Thanks to the long wheelbase (3480 mm), the lack of a driveshaft and the design of the body which covered the full width of the vehicle, the Scarab could seat six passengers and was far roomier and more practical than any other vehicle of similar size (length, 4966 mm).
The luxurious cabin was similar to an office, with a flat floor, a retractable table, wicker-basket roof, interior lighting, a full-width rear sofa and three independent seats. Two of the passenger seats had skids which allowed them to move and rotate freely, forming different layouts, while the driver’s seat was fixed.
So, what happened next?
In order to prove the practicality, comfort, drivability and reliability of his creation, William Bushnell Stout drove his own Scarab daily, covering more than 250,000 miles travelling the United States, often sleeping and dining inside the car.
In 1934 the Stout Motor Car Company was founded in order to put the Scarab into production. A second prototype was built in 1935 with a body made of steel in order to reduce manufacturing costs. The plan was to build 100 units of the Scarab per year at the Dearborn factory in Michigan, but the steep price of US$5000, which was more than the cost of a house during the Great Depression, led to a short production run of only nine vehicles between 1932 and 1936.
Among the few owners of the Scarab where well-known industrialists who had invested their money in Stout’s company, like Phillip Wrigley (CEO of the Wrigley chewing gum company), Harvey Firestone (founder of the Firestone Tire and Rubber Company) and Willard H Dow (of Dow Chemicals).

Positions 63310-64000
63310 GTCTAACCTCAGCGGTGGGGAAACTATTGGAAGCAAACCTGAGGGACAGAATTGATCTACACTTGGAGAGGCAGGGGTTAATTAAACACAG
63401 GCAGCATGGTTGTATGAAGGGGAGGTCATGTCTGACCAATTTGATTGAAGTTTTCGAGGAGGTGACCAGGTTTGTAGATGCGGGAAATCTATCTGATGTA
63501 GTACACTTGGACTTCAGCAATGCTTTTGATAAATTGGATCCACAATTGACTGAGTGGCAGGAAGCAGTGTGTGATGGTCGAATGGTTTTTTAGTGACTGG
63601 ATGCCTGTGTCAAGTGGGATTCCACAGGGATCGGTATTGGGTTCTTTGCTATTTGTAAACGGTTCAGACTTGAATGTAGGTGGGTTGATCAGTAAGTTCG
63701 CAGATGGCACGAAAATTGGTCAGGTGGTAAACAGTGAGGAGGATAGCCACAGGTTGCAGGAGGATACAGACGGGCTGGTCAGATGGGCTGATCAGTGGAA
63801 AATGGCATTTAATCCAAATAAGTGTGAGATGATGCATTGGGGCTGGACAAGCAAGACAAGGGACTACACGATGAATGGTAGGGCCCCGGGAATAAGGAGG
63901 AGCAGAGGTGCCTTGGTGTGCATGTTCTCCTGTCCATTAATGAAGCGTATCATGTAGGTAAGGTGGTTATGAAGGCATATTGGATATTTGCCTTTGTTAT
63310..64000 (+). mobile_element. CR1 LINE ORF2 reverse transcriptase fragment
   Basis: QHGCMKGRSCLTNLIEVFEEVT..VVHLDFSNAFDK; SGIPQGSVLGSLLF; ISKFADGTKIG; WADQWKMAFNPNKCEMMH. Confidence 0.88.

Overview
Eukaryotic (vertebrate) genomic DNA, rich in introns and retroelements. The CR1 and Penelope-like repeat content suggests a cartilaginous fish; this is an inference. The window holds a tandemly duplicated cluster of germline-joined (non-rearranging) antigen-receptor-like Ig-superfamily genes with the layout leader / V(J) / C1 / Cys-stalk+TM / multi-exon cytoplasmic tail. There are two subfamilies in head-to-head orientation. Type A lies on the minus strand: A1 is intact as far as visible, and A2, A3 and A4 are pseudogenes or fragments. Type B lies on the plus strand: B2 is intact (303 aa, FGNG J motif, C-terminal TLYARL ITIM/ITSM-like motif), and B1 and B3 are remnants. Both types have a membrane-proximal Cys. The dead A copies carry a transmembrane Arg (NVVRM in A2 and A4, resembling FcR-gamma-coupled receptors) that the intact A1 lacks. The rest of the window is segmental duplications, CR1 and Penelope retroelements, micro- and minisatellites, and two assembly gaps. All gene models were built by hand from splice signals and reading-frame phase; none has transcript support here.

In 1946, after World War II, William Bushnell Stout presented the final evolution of his design - the Stout Scarab Experimental (above). The last Scarab featured a more conventional two-box shape styled by Howard Darrin, however it was the first automobile with a one-piece laminated fibreglass body and also the first with air suspension. It also featured additional amenities inside the cabin like the rear bench seat which could turn into a double bed. Initially, Kaiser-Frazer showed interested in producing the Scarab Experimental however the car would remain a one-off due to the complexity of its design that would have resulted in a very high price.
It seems the world wasn’t ready to appreciate the virtues of the Scarab which preceded single-box rear-engined designs like the Volkswagen Type 2 (1950) and the Fiat 600 Multipla (1956). Actually, the first true minivans would arrive half a century later, with Italdesign’s Alfa Romeo New York Taxi (1976) and Lancia Megagamma (1978) prototypes exploring the idea of practicality, leading to the first true production minivans - the Dodge Caravan (1983) in the US and the Renault Espace (1984) in Europe.
The Stout Scarab is an inspiring piece of design and engineering showcasing William Bushnell Stout’s vision of the future automobile, inspired by the streamlined airplanes and locomotives of the pre-war era. Although it was a commercial failure, the automotive industry eventually adopted many of the Scarab’s features, just as its creator predicted.
This revolutionary car looked out of this world back in the 1930s and proved that innovation can only happen when we question the basic principles of a product. The unconventional looks were polarising but the overall concept followed the 'form follows function' principle without sacrificing style over substance.
Thus, the Scarab managed to be practical, luxurious and exciting, making great use of its interior space without the boxy looks of a utility vehicle. At the time of its launch it was an expensive and technically advanced vehicle for the rich, but the ingenious layout of its cabin would later inspire the design of modern minivans, bringing unprecedented levels of practicality for young families.